We’d come here for the tennis, the desert, the food and some serious pool time. Outside the four majors, this event has no rivals; there are ample opportunities to rub elbows with the pros and an oasis of experiences waiting off the courts.
Federer’s appearance meant canceling dinner for two and staying up late with a few thousand others bent on capturing the near-equivalent of a sporting eclipse. As Wall Street Journal sports columnist Jason Gay has described it: “Seeing Federer has become a sport’s obsessive pilgrimage, like seeing a religious icon, or the Grateful Dead.”
So there we found ourselves — the Fed-heads, so to speak — crowded six deep around a practice court, peering over shoulders and through the slats of a chain-link fence for a glimpse of tennis’s greatest champion. Some of those blocking our view said that they had been waiting four hours. Keep in mind that this was for a warm-up, a practice set or two.
After 20 minutes of waiting, the practice match was moved to a larger stadium court to accommodate the crowd. Federer crushed shots from the baseline, his one-handed backhands neutralizing his opponent.
“I love you, Roger,” a woman sang out, speaking for all of us.
A desert playground
A century ago, Palm Springs remained an unincorporated village of a few thousand residents. The automobile’s advent helped establish it as a way station between Los Angeles and points east, from Phoenix to El Paso and beyond.
The Hollywood crowd discovered the city in the 1920s and 1930s, seeking a getaway near enough to film lots to meet studio demands. Golf courses sprouted, as did palm-lined boulevards. The surrounding communities expanded as well, with soothing names such as Desert Hot Springs, Cathedral City and Indian Wells (where the BNP Paribas Open is played).
By 1947, as the post-World War II economy sizzled, the Rat Pack made Palm Springs party central. Frank Sinatra wanted a Colonial-revival house there in 1947, but architect E. Stewart Williams talked him into an avant-garde style of clean lines and simplicity that Palm Springs has since become synonymous with: midcentury modern.
“It was more about fun than function,” guide Michael Stern told us on a small-group architectural tour. “Palm Springs’s whole goal is to provide pleasure — there is nothing here other than tourism.”
Over the course of 2½ hours, Stern ushered us through a time machine’s doorway and into the world of Sinatra, Dinah Shore and William Holden. We walked through the Edris House (asking price: $4.2 million), built in 1954, with its original Thermador double oven and a collectible Barbie edition based on Alfred Hitchcock’s “The Birds.”
The low, horizontal architecture, playing off the verticality of the surrounding mountains, remains in vogue. We also toured two small developments based on 1950s styles, their yards devoid of greenery — just rocks and colorful swaths of recycled rubber.
The desert never feels very far away, even amid the battalions of palm trees standing sentinel over the urban area, and we ventured there twice.
We spent most of a day on our own exploring Joshua Tree National Park, where the twisted trees and jumbled piles of sand-colored boulders compete for attention. We clambered over some of the least intimidating ones and watched as experienced climbers scaled steeper walls.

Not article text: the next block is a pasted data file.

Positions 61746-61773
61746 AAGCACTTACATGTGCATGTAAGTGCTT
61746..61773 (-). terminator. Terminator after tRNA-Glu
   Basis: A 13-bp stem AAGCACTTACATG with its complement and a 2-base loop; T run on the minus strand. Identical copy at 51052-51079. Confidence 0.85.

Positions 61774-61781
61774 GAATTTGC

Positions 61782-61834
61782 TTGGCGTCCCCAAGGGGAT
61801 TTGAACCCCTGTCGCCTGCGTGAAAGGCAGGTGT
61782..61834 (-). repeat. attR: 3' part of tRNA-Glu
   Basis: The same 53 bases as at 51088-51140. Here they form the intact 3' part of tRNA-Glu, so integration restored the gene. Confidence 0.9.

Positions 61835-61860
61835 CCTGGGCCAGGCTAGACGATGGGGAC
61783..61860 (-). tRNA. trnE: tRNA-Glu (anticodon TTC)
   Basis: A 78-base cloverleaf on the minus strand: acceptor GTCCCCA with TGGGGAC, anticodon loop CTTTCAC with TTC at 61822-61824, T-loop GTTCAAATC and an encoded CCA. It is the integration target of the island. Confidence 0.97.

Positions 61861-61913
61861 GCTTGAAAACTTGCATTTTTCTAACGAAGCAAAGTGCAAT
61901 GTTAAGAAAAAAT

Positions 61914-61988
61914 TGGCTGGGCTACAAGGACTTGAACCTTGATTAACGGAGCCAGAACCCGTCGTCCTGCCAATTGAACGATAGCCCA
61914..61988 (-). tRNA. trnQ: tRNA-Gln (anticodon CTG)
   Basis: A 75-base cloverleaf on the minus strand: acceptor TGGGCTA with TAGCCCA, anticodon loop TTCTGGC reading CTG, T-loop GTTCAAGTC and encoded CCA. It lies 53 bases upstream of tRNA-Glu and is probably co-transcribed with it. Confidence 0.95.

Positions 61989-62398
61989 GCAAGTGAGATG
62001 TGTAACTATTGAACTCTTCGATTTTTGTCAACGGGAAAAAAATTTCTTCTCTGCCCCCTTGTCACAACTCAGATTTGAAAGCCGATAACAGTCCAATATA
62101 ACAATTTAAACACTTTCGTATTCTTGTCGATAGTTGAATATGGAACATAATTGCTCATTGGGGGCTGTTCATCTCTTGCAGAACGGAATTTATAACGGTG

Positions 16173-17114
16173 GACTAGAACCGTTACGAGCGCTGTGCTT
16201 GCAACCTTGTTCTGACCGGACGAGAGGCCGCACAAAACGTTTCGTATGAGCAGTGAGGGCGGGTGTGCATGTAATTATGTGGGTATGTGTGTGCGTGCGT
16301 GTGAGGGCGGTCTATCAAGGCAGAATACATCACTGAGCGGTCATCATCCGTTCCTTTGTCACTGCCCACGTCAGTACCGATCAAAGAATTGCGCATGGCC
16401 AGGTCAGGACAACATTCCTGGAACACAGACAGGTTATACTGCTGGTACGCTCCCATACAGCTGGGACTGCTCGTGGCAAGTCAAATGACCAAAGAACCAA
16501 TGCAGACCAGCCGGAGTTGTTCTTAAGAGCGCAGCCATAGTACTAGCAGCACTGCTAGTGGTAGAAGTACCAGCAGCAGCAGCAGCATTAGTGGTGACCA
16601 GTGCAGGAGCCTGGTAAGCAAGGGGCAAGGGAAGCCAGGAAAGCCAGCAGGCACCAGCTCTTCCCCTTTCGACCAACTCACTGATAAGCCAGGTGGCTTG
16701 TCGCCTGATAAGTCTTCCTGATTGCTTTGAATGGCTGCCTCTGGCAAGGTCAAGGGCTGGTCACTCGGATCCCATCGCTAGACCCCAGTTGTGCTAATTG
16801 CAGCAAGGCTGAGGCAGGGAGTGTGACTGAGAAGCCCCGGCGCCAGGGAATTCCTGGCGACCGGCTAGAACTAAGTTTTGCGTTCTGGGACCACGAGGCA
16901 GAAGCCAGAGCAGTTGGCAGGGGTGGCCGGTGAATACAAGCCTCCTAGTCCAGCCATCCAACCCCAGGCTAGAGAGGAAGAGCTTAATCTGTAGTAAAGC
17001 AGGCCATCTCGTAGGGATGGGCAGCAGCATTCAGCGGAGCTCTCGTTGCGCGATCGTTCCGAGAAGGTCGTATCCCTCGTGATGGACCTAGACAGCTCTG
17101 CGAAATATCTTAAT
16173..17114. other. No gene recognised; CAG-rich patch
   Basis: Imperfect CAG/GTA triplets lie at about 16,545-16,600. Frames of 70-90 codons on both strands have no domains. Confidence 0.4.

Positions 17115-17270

The next morning, we piled into an open-air Jeep for a guided tour of the San Andreas Fault. Guide Les Rude conjured the desert to life in small ways: rooting in the sand to find the small shells demonstrating that this was long ago a seabed; crumbling the leaves of a creosote bush to release its earthy smell; stripping an arrow weed to show how Native Americans once could have fashioned an arrow’s shaft.
Best of all was exiting the Jeep and exploring a slot canyon, the twisted walls squeezing us on either side. Even after a walk through an oasis of palms, it was hard to imagine how the Cahuilla Indians coaxed an existence from this rugged terrain.
Nightlife for all lives
After dark, two very different sides of Palm Springs come out to play: One endearingly rooted in the area’s 1950s heyday, and another quickly evolving for a younger crowd.
Stern, our architectural guide, described one of the timeless haunts, the Casablanca Lounge at Melvyn’s , this way: “There’s a ferocious singles scene there for the over-80 set, and it peaks about 8 p.m.”
With that in mind, my wife and I braved a Sunday-night drink there. Between the low lighting, the tiny tables and mirrored walls I could almost see the vestiges of cigarette smoke circling toward the ceiling. When “Smoke Gets in Your Eyes” escaped from the grand piano, the illusion of decades past became complete.
On another evening, the hip side of Palm Springs came through courtesy of a quick drink at Seymour’s, a cozy bar where mezcal shines in bartender Kevin Carlow’s inventive cocktails, such as “La Rubia” and “Oaxacan Brunch.” Later, we joined a mostly 30-something crowd at Workshop Kitchen + Bar, a paean to freshness and complementary flavors, such as Brussels sprouts communing with apples and pears, and salt-spring mussels joining a house-made merguez sausage.
Just as the desert seems inescapable, during the tournament’s two-week run, the game’s stars are easy to spot in and around town. About the time dessert arrived at the Adobe Grill, we spied Lindsay Davenport — a former top player who now is an announcer and coach — at a neighboring table.
Want to interact with the stars? At the Taste of Tennis Indian Wells, we rubbed elbows with 2004 U.S. Open winner Svetlana Kuznetsova and top-10-ranked Johanna Konta over small bites from local celebrity chefs.
Want to play with the pros? At Tennis With the Stars, a celebrity pro-am benefit, I took the court — briefly — with and against Wimbledon 2014 finalist Eugenie Bouchard and others. It was difficult not to notice that emerging star Taylor Fritz had been hitting the ball a whole lot harder during a tournament practice session earlier that day. Just about the time my awe began to fade, Madison Keys restored it with a seemingly impossible cross-court screamer past me.